2. Advisors should not assume that a student is an international student simply because the student "looks" foreign or has a foreign address or a foreign-sounding name.  An opening conversational gambit such as "How long have you been in this country?" or "Where did you learn to speak such excellent English?" is insulting to a person born and educated in the United States. Students from Hawaii and Puerto Rico are American citizens. Many of Cornell's Asian students were born in the U.S. or were adopted and brought to the United States. Some are children of interracial marriages, whose parents are therefore not always readily identifiable in a group. Others may be the children of U.S. citizens who live abroad. If you have been assigned an international advisee, this fact will be made clear in the advising material you receive.

3. An international student is a citizen of another country who is in the U.S. on an F-1 visa, often referred to as a "student visa." This visa is issued to the student at an overseas American embassy or consulate after the student has provided evidence that he or she has been accepted by a U.S. educational institution, has the academic preparation and ability to complete the course of study, has the necessary financial resources, and has "unbreakable ties" to the home country. The expectation is that such students, after they complete their degrees, will return to their home country. (Short-term, non-degree exchange students may come on a B visa (visitor) and future exchange students may use the J visa, pending approval by the INS.)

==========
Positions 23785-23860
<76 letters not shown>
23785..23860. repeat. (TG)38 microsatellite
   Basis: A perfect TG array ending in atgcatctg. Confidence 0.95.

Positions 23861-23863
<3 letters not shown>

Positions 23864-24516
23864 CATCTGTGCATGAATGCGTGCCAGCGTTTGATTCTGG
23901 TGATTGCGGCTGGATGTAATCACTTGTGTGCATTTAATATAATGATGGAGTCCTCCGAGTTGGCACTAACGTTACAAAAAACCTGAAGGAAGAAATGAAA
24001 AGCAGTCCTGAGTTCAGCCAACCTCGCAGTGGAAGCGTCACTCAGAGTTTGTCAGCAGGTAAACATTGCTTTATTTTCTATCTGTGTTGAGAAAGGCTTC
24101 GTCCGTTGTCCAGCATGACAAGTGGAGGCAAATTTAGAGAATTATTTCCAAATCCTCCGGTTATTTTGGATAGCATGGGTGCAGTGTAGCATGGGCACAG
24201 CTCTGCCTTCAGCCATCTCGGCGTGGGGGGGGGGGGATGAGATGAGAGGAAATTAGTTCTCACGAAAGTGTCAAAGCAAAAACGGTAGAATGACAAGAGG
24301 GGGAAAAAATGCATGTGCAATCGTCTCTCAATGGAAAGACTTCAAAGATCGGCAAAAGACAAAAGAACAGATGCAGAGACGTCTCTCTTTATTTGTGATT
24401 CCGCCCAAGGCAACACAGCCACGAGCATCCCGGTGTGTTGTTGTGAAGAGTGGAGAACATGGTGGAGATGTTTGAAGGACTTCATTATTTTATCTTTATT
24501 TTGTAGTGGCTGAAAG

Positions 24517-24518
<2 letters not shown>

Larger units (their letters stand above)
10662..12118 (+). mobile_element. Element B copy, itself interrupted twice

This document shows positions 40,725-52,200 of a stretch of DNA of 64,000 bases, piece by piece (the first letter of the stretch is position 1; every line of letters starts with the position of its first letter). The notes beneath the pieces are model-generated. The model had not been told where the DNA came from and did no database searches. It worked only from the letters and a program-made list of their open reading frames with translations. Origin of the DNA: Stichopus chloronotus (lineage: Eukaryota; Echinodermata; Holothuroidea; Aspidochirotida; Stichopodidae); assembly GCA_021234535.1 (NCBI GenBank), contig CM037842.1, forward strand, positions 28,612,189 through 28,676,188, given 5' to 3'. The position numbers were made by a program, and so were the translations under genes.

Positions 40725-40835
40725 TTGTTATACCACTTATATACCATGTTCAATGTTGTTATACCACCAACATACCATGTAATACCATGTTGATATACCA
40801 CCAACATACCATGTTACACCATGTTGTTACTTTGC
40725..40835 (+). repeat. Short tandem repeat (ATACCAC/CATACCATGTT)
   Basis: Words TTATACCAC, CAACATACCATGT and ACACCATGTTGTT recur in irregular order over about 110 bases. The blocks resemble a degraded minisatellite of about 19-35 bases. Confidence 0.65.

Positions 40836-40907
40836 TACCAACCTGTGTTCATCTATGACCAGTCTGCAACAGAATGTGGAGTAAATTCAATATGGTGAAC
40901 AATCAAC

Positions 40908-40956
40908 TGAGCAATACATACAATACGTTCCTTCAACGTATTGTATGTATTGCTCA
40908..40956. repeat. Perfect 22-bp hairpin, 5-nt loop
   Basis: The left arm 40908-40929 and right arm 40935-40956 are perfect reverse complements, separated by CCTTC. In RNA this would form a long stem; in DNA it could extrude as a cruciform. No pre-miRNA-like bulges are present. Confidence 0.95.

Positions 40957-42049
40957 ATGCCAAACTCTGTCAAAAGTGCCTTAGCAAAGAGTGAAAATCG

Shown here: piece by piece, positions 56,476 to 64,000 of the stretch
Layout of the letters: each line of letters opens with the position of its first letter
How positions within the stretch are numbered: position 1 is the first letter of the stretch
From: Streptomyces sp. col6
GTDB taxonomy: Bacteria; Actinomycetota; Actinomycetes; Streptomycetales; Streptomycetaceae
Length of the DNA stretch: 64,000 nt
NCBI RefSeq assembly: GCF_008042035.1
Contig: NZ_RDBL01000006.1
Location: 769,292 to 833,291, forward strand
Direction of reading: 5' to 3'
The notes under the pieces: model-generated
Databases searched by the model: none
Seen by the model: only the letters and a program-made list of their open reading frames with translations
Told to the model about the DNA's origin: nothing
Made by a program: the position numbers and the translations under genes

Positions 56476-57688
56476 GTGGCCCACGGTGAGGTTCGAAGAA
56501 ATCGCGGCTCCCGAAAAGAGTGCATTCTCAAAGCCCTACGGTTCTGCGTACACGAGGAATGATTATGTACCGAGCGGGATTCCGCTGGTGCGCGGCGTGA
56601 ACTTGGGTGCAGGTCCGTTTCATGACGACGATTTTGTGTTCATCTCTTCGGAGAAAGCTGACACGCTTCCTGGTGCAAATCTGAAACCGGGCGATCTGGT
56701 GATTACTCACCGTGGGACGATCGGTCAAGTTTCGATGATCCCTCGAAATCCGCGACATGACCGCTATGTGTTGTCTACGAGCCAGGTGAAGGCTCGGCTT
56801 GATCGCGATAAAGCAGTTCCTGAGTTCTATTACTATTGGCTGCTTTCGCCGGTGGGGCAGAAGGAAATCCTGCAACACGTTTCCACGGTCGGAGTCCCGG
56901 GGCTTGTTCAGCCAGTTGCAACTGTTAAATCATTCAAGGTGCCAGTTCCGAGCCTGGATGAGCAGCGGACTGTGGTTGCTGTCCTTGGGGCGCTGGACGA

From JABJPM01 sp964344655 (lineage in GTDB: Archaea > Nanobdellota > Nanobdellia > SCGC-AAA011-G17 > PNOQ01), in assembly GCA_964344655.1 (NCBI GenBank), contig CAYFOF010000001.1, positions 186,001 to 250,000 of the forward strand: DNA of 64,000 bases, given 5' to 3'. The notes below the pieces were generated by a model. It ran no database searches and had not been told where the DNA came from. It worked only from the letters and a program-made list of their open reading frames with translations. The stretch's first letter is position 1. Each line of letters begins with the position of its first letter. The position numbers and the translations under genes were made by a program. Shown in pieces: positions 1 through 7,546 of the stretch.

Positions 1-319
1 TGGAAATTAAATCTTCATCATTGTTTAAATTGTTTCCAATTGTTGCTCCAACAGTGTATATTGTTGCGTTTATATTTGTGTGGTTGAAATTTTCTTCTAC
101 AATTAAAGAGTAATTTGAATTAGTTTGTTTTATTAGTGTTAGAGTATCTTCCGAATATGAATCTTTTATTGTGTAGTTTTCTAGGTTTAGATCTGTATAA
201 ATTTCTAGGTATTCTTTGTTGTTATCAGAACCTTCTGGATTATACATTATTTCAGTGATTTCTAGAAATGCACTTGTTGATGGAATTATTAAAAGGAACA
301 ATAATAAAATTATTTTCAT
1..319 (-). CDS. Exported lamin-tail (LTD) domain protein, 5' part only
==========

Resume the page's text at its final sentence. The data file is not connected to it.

4. In order to remain "in status" (i.e., not violate the conditions under which they were admitted on an F-1 visa), students must be enrolled full-time, which is defined for immigration purposes as a minimum of 12 semester hours (three course credits) per semester.  The law allows for certain exceptions, e.g., for seniors who need fewer than 12 semester hours and for medical or valid academic reasons (such as difficulty with English). If you believe that your advisee needs to take a reduced program, you should discuss the situation with the Office of Intercultural Life before taking any action that might jeopardize the student's status under the law. Similarly, if you have an advisee who appears to be in violation of the law, perhaps because the student is not attending classes or has left campus, you should notify the Office of Intercultural Life immediately. Advisees who are contemplating transferring to another school should also be referred to that office for assistance in making a legal transfer.